The results of this study showed that spirituality has a significant and direct effect on mental health; that is, as scores of spirituality increase, the general health scores increase, given that a higher score on the general health questionnaire indicates sickness. This finding is in line with the results of numerous studies demonstrating the use of spiritual/religious inclinations for the public and psychological health of the elderly. According to these studies, higher spiritual beliefs are related to the lower levels of psychological distress [34]. By investigating the previously conducted studies in this regard, we can categorize the mechanisms of the effect of spirituality on psychological well-being into individual and social categories. Accordingly, the individual mechanisms of spirituality’s effectiveness on mental health include increased feelings of gratitude, purposefulness in life, and post-traumatic growth. These mechanisms reduce the impact of adverse events in life [35], create a positive attitude to the world, give meaning to one’s life [36], impact on lifestyle [22], resolve value conflicts, answer basic human questions about the purpose of life, the meaning of activities, and the status of the individual in the world, overcome and give meaning to the underlying suffering and conflict of life [14] which increases the unity of the psychological, spiritual, and self-regulation [16], more adjustment with adverse life events, creating hope and motivation in life and increasing the feeling of control through praying [19].
The mediator of reliance on adaptive mechanisms [20], coping with stressful events, using spirituality as a coping strategy [23], and reducing anxieties associated with adverse situations result from the belief that the situation is controlled by God or a superior force. This problem makes spiritual people believe that we can control uncontrollable situations by relying on God [29]. Increasing individual responsibility regarding spiritual and religious principles and beliefs have also physical effects [37]. Thus, it seems that the source of control regarding the relationship between spirituality and mental health play a mediating role.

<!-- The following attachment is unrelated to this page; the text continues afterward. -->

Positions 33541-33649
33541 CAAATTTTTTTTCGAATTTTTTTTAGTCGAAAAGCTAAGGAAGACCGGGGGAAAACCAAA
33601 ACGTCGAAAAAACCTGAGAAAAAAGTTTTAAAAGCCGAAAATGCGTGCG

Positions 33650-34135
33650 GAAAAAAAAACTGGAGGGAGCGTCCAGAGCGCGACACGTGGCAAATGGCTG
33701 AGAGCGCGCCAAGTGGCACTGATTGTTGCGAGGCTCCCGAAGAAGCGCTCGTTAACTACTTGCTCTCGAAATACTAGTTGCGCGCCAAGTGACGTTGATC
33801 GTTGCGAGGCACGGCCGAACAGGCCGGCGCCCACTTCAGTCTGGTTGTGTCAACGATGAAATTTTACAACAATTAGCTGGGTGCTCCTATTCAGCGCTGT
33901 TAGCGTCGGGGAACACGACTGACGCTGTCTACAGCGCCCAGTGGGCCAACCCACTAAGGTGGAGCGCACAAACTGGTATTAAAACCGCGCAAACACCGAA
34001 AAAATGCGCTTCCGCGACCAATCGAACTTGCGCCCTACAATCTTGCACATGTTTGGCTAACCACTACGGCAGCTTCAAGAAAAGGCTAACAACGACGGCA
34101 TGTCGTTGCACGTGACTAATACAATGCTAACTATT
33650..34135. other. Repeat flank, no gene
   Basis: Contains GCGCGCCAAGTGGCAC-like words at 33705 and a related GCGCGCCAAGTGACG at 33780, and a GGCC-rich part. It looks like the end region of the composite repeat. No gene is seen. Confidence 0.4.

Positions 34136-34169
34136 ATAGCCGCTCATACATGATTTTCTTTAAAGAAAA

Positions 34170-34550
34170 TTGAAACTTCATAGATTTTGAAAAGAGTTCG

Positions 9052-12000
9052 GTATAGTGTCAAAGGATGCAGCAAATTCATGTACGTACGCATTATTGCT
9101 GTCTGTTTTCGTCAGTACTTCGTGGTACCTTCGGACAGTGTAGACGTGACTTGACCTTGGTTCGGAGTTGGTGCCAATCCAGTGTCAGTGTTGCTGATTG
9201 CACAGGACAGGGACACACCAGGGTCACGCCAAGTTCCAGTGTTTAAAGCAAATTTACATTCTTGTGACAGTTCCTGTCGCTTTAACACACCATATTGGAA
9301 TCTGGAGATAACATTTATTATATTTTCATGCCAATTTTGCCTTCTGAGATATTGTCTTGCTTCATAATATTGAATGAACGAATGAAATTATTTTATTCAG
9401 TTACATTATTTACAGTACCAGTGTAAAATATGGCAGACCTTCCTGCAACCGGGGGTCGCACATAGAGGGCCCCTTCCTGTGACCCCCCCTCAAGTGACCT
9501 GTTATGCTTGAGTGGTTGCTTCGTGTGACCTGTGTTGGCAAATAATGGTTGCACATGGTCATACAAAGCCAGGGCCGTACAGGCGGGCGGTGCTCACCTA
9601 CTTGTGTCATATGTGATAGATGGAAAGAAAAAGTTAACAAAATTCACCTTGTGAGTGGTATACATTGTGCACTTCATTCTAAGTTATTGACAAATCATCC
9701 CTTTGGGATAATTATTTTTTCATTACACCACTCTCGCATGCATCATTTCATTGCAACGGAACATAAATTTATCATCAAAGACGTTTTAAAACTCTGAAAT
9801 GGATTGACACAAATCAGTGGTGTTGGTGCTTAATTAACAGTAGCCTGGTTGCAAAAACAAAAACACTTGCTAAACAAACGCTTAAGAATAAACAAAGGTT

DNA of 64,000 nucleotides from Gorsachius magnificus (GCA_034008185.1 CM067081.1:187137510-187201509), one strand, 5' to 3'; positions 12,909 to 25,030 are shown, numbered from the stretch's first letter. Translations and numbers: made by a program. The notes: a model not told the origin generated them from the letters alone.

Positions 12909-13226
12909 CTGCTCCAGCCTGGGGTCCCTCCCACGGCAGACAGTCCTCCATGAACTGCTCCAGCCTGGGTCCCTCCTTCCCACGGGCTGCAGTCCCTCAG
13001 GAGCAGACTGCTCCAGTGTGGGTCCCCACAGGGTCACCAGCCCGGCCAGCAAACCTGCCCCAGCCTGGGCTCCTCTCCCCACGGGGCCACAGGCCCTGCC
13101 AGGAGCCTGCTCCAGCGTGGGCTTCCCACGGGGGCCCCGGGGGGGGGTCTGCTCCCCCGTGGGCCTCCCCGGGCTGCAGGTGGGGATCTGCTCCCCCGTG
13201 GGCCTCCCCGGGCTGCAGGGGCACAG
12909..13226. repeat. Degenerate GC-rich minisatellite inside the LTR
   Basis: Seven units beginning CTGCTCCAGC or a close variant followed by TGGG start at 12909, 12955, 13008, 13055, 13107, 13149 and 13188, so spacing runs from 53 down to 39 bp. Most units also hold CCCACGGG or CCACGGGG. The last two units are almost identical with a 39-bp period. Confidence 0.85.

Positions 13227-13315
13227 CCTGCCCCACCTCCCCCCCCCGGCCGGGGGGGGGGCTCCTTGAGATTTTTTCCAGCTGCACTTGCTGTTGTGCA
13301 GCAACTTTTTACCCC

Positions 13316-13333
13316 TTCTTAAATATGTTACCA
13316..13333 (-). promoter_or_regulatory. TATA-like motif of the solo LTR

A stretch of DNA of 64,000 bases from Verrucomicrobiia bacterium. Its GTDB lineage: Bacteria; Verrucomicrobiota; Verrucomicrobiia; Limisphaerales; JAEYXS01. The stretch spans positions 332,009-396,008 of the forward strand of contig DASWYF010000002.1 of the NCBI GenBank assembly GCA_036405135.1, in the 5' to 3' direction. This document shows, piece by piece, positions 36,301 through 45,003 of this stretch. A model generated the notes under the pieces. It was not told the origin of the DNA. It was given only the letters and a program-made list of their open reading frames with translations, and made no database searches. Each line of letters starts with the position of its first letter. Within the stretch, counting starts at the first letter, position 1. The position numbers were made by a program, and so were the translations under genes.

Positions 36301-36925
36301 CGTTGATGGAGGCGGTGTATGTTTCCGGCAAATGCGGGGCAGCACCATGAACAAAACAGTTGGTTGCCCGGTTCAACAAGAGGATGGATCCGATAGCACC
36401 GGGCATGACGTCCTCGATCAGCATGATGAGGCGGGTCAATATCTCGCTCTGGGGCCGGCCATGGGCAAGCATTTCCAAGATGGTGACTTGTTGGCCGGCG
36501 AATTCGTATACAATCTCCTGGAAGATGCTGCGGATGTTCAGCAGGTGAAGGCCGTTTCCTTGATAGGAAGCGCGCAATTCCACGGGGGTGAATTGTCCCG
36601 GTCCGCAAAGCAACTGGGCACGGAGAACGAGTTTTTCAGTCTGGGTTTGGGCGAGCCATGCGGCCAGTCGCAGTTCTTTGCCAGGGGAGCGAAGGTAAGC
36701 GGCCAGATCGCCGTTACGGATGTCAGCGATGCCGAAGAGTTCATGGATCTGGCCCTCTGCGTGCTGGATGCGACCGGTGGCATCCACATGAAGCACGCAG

People with a higher spirituality believe that superior forces or God give them power and authority to have an impact on their own circumstances, including their health. In such cases, they hold themselves accountable and by employing active coping strategies, they promote their physical and mental health. Social networks and support are the most important social factors and mechanisms regarding the impact of spirituality. Spiritual support, spiritual institutions, and spiritual networks are considered the most important factors in preventing disease [38]. The mechanisms, through which social support affects the relationship between spirituality and health of elderly people, can be summarized in this way: spiritual support increases the feelings of controlling in the elderly and reinforces the application of adaptive coping mechanisms; social/spiritual supports backs individuals in the face of social isolation, improve family and social networks, increases the elder people’s sense of belonging and self-esteem, and impacts health-promoting lifestyle through spiritual teachings [39].